Beachy Head and the Seven Sisters are two natural white chalk cliff formations that form the principal attractions of the Seven Sisters Country Park, which is part of the South Downs National Park.
Located between Eastbourne and the Seven Sisters, Beachy Head is a prominent chalk headland that boasts a 162m- (531 ft)-high chalk sea cliff, which is Britain’s highest.
The 43m- (141 ft)-high Beachy Head Lighthouse was built on the sea below Beachy Head in 1902 as mist from low clouds would sometimes obscure the light from the nearby Belle Tout lighthouse.
Like the Seven Sisters, Beachy Head has appeared in several films including Battle of Britain (1969), Quadrophenia (1979), The Living Daylights (1987), Harry Potter and the Goblet of Fire (2005) and the 2010 remake of Brighton Rock as well as television shows including Black Mirror and Luther.
The best view of Beachy Head is from the sea but if you don’t have your own yacht you can walk along one of the walking trails near the top of the cliff.
The Beachy Head Story
The Beachy Head Story is an exhibition adjacent to the Beachy Head pub on Beachy Head Road, just a short walk from the footpath that takes you past Beachy Head. The exhibition chronicles the formation of the South Downs over 90 million years and showcases history of the area from the Romans to modern smugglers. Artefacts on display include fossils, objects from the Beachy Head Lighthouse, a Roman coin hoard and the skeleton of the Beachy Head Woman. Admission to the Beachy Head Story is free of charge.
The Seven Sisters
The Seven Sisters is a series of chalk cliffs facing the English Channel. There are seven main hills along this stretch of coast and an eighth sister is being created by erosion from the sea. At 77m (253 ft), Went Hill Brow is the largest of the Seven Sisters.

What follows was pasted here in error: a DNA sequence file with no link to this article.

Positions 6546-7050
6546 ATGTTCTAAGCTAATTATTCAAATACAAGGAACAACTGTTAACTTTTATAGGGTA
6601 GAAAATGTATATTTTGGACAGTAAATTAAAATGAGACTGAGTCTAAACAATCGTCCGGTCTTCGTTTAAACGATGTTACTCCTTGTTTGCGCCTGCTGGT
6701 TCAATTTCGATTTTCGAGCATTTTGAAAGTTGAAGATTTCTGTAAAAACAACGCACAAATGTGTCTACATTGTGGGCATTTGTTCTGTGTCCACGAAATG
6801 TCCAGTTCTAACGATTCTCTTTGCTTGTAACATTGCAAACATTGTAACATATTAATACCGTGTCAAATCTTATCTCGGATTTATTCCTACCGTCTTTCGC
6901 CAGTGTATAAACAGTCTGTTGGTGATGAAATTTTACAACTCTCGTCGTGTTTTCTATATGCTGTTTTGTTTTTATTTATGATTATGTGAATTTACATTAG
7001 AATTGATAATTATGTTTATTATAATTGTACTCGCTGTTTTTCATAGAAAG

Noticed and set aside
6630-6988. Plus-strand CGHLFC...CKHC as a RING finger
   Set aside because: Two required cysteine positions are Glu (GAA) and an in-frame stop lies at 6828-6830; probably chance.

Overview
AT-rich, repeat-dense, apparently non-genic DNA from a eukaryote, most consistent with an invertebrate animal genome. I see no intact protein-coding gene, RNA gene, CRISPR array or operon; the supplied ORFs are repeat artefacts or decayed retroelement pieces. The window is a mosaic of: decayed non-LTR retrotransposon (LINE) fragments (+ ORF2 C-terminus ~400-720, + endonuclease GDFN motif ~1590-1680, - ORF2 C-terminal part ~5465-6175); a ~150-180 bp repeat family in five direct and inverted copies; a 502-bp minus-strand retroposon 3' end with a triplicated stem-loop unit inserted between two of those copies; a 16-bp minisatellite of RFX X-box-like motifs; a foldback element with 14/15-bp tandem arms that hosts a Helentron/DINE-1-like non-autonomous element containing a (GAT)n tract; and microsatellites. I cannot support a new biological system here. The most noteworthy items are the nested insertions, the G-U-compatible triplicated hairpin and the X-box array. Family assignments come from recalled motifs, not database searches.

It is a surprisingly popular destination for Asian tourists (especially those from China and South Korea) who learn about the cliffs after seeing them featured on Asian television programmes and music videos.
The cliffs have appeared in several films including Robin Hood: Prince of Thieves (1991), Harry Potter and the Goblet of Fire (2005), Atonement (2007) and Mr Holmes (2015). Many people also know the cliffs from their appearance in a Microsoft Windows wallpaper.
Birling Gap is the easiest spot to see the Seven Sisters and it is easily accessible by public transport but the best view is from Seaford Head at the western end of the Seven Sisters, which involves a half-hour walk from the closest bus stop.
Seaford Head near the mouth of the River Cuckmere provides the classic view of the Seven Sisters where a cluster of Coastguard cottages nicely balances the composition providing the iconic photo opportunity of the cliffs.
Visiting Beachy Head and the Seven Sisters
The Seven Sisters lie just west of the small hamlet of Birling Gap and Beachy Head lies between Birling Gap and Eastbourne. Local buses run along Beachy Head Road during summer and year-round on Sundays, making the cliffs reasonably accessible to visitors relying on public transport but during winter you may need to get off the bus in East Dean and walk half an hour or so to Birling Gap.
Both regular local buses (operated by Brighton & Hove Buses) and the hop-on-hop-off Eastbourne Sightseeing bus go from Eastbourne to Beachy Head and Birling Gap where you can see the view of the Seven Sisters from the eastern end of the cliffs but only the local buses (run by Brighton & Hove) let you see the Seven Sisters from the more picturesque western end.
Brighton & Hove bus routes 12, 12X and 13X run through the Seven Sisters Country Park en route between Brighton and Eastbourne giving you access both ends of the Seven Sisters (route 13X also goes to Beachy Head), but you may need to walk half an hour or so to get to the best viewing spots. Buses run every 20 minutes Monday–Saturday and every half hour on Sundays.